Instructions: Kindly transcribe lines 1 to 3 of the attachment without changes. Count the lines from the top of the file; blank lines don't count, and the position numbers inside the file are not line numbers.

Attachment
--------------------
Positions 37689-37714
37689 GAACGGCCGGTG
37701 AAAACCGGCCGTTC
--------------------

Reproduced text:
Positions 37689-37714
37689 GAACGGCCGGTG
37701 AAAACCGGCCGTTC